• Yup, and that’s the daunting part … determining which tasks we’ll be faced with and prioritizing our prepping around it.

  8. Excellent article. I think your intro could have been an article of its own – there really is no need to diss someone for his/her opinion and experiences. I also like how you explain the logic behind how to make certain choices. Since what works best in your area might not work here, all that is needed is to apply the logic to your specific circumstances.

    • I am going to assume GA is for Georgia and RED refers to the fabulous red dirt of the foothills … I am a SC native myself, from Walhalla, Charleston and the Myrtle Beach area.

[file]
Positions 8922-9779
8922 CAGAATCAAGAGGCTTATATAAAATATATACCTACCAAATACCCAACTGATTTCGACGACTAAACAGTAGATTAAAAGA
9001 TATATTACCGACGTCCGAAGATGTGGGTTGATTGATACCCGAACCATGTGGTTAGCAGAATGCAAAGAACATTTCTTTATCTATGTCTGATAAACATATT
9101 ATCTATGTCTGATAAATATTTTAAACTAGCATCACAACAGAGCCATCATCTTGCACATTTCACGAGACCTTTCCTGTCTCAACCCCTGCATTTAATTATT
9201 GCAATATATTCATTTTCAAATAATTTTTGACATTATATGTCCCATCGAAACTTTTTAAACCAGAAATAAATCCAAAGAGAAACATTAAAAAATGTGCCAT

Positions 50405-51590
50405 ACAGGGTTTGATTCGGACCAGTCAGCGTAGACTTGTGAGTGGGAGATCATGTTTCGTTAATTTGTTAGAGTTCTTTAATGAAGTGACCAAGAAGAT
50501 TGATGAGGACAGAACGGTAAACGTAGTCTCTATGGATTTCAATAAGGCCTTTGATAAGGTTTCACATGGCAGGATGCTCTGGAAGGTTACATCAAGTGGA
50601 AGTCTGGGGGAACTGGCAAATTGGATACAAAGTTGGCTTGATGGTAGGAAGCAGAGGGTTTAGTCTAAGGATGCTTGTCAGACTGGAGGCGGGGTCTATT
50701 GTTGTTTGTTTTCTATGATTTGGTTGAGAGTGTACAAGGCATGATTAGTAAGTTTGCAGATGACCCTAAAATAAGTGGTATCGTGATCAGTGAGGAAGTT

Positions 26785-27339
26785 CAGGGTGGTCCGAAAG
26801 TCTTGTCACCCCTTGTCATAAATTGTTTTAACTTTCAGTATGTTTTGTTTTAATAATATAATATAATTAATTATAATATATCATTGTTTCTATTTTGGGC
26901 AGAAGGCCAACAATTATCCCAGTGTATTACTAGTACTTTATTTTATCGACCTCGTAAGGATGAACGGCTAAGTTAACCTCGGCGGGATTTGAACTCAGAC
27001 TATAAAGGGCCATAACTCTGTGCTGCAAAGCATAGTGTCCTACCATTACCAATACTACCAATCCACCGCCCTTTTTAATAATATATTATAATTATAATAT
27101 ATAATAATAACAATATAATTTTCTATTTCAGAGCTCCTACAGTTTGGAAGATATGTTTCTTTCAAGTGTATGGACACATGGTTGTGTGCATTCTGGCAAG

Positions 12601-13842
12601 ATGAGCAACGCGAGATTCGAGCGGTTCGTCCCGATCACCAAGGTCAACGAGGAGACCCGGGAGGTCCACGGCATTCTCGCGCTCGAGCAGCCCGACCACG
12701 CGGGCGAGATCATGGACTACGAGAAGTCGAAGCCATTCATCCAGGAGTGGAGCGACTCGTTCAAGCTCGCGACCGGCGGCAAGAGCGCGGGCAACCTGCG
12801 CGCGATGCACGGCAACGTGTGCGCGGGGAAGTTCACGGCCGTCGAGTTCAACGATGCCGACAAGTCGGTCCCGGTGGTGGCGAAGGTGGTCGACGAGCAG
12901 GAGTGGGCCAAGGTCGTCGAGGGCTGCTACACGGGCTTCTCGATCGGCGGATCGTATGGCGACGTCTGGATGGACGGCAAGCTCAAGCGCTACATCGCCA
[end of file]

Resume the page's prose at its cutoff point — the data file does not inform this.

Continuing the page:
Logic appears to be a waning attribute these days. As an RN and Paramedic, I am baffled by the thought process of some people in some very serious positions that I encounter daily. I say baffle here lightheartedly, but in reality, it scares the shit out of me.

  9. Gary Olson says:

    Since the DHS has just provisioned itself with a horde of .40S&W ammunition, I suggest this will have better scavenging success. The local LE will more likely barricade and fortify (see Hurricane Sandy and the NYPD); while FEMA will be ineptly unavailable and their supplies less secure.

    If the current run on ammunition is any indication, 30-30, 30-06, 7mm and other less mainstream rifle rounds will be easy to scavenge. As a backup rifle, I chose a Winchester lever in 30-30 Takedown — compact, lightweight, and easy to carry in a backpack by a smaller person. And those buckhorn sights have no breakable glass or batteries.

    Jim Beam?! Oh my. This is one item where you could choose to show some sophistication over pure practicality. Woodford Reserve please.